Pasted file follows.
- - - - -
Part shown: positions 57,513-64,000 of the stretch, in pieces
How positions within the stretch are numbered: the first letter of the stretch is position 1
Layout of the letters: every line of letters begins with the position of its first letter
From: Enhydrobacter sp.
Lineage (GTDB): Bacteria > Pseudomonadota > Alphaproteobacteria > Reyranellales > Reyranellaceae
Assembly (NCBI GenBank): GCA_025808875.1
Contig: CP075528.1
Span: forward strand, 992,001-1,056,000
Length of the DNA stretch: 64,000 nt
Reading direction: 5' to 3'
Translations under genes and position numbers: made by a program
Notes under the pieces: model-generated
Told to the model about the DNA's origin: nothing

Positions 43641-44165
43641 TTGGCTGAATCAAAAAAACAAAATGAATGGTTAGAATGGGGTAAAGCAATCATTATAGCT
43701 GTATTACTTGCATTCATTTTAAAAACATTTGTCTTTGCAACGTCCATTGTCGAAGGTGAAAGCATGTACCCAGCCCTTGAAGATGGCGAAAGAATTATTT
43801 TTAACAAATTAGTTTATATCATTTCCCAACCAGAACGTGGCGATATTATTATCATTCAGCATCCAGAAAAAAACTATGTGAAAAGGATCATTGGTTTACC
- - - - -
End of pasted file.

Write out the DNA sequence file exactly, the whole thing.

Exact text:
Part shown: positions 57,513-64,000 of the stretch, in pieces
How positions within the stretch are numbered: the first letter of the stretch is position 1
Layout of the letters: every line of letters begins with the position of its first letter
From: Enhydrobacter sp.
Lineage (GTDB): Bacteria > Pseudomonadota > Alphaproteobacteria > Reyranellales > Reyranellaceae
Assembly (NCBI GenBank): GCA_025808875.1
Contig: CP075528.1
Span: forward strand, 992,001-1,056,000
Length of the DNA stretch: 64,000 nt
Reading direction: 5' to 3'
Translations under genes and position numbers: made by a program
Notes under the pieces: model-generated
Told to the model about the DNA's origin: nothing

Positions 43641-44165
43641 TTGGCTGAATCAAAAAAACAAAATGAATGGTTAGAATGGGGTAAAGCAATCATTATAGCT
43701 GTATTACTTGCATTCATTTTAAAAACATTTGTCTTTGCAACGTCCATTGTCGAAGGTGAAAGCATGTACCCAGCCCTTGAAGATGGCGAAAGAATTATTT
43801 TTAACAAATTAGTTTATATCATTTCCCAACCAGAACGTGGCGATATTATTATCATTCAGCATCCAGAAAAAAACTATGTGAAAAGGATCATTGGTTTACC